4:13 PM, Feb 27, 2020


To mask or not to mask? How CDC community levels impact our masking decision

How To Wear A Face Mask Without Fogging Up Your Glasses
Posted at 3:28 PM, Mar 04, 2022
and last updated 2022-03-04 19:17:59-05

(WXYZ) — As the CDC has updated the mask recommendation it can be confusing if we should or shouldn't mask.

The CDC has categorized most of Michigan in the low or medium risk category. These categories can help us decide if we need to mask up.

The latest CDC guidance is taking into account two new metrics, hospital admissions and how many beds are taken up by COVID-19 patients. Masking is not just based on case counts anymore.

The CDC wants people to know how these metrics are affecting their community. So an online COVID-19 Community Level tool was created.

It’s broken into three categories:
Green = low risk
Yellow = medium risk
Orange = high risk

The CDC says that people may choose to mask at any time. But when the levels are low or medium, people can opt to wear masks. If levels are high, then everyone should wear masks.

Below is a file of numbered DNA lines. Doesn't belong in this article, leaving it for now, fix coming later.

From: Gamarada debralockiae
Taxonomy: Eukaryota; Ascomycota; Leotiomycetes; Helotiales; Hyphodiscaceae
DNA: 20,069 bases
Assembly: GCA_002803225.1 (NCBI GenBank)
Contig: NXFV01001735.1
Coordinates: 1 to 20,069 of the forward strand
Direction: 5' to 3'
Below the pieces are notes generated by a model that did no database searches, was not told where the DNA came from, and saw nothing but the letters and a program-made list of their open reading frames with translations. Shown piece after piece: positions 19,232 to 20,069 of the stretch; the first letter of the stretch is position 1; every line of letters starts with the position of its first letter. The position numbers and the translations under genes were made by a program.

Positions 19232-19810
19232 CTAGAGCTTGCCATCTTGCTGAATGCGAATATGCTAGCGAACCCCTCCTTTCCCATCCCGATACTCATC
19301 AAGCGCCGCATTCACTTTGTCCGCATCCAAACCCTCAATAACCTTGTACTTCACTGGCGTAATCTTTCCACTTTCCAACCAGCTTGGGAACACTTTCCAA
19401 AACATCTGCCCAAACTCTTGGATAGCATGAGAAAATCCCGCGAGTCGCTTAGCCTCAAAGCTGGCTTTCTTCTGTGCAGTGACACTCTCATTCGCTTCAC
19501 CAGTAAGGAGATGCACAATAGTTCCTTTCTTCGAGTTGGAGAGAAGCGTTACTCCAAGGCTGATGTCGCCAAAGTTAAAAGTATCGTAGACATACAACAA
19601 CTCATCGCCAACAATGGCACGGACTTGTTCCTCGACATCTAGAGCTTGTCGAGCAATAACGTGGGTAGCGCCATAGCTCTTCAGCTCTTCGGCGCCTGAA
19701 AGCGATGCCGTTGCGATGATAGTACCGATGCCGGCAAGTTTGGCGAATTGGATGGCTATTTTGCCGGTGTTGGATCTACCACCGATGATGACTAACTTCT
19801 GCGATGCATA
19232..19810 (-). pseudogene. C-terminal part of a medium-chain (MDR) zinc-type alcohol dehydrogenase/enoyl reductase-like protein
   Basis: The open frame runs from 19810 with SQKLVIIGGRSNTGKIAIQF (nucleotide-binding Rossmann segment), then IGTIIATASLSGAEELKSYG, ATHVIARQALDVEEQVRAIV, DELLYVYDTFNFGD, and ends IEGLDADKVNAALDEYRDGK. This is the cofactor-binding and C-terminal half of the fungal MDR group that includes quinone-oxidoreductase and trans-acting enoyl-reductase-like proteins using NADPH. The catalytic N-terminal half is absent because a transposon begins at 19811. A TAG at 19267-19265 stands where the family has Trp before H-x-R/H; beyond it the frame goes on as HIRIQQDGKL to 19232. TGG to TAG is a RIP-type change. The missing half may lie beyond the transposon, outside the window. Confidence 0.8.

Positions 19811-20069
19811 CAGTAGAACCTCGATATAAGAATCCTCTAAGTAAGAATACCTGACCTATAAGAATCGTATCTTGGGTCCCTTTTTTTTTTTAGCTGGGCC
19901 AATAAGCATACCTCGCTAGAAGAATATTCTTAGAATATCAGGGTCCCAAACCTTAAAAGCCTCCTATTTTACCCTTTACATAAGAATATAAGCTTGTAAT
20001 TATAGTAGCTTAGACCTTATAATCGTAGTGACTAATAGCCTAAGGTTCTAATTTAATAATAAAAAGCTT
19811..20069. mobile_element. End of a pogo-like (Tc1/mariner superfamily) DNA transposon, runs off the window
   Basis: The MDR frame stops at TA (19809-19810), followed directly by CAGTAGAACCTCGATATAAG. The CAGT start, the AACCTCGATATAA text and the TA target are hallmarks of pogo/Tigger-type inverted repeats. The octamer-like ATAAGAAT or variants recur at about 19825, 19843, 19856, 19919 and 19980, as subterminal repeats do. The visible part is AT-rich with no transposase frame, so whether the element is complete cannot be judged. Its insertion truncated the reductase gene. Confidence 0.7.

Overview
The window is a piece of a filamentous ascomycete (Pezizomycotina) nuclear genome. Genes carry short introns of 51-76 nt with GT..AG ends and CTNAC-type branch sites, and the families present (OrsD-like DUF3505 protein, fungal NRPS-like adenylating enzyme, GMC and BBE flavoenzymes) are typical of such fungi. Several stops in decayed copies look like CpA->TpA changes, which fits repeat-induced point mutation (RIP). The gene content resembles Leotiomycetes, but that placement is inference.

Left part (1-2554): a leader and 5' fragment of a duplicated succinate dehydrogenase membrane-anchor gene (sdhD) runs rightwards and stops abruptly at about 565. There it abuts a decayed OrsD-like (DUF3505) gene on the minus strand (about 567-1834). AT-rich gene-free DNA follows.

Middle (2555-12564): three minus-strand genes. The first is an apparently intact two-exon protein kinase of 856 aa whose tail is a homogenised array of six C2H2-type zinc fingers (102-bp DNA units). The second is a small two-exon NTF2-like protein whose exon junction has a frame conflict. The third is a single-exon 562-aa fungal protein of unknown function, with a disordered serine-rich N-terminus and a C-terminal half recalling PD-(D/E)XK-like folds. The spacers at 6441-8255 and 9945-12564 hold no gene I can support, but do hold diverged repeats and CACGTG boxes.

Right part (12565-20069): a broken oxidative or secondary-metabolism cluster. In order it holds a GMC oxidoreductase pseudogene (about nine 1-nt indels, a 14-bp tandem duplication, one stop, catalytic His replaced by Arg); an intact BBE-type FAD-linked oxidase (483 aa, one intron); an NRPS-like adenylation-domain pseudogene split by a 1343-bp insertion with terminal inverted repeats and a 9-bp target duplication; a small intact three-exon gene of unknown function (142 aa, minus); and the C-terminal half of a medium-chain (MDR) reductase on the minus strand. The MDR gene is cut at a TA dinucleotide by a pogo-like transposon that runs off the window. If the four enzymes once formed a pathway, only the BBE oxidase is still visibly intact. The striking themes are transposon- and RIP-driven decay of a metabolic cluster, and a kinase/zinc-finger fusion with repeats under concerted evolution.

They also point out that if a person is at high risk for severe illness, they should talk to a healthcare provider about when to mask up.

We have to keep in mind, that even when numbers are down, they’re still not at zero. Which means there is still a risk.

My family is still wearing masks. In fact, my kids want to wear them. I’m fine with that because masks are still recommended and they work. But every family is different.

Every family needs to consider their risk factors and ask questions like:

  • Does the family spend time with elderly grandparents?
  • Is anyone immunocompromised?
  • Does anyone, including the children, have a chronic illness or medical condition that puts them at high risk of developing severe COVID-19?

If the answer is yes, then I highly recommend masking especially in public places. It doesn’t matter that children are generally less likely to develop severe illnesses, if they get infected they can then spread the virus to vulnerable family members.

Once again, low cases don’t mean zero cases. Wearing a high-quality mask can really reduce your infection risk overall.

Additional Coronavirus information and resources:

View a global coronavirus tracker with data from Johns Hopkins University.

See complete coverage on our Coronavirus Continuing Coverage page.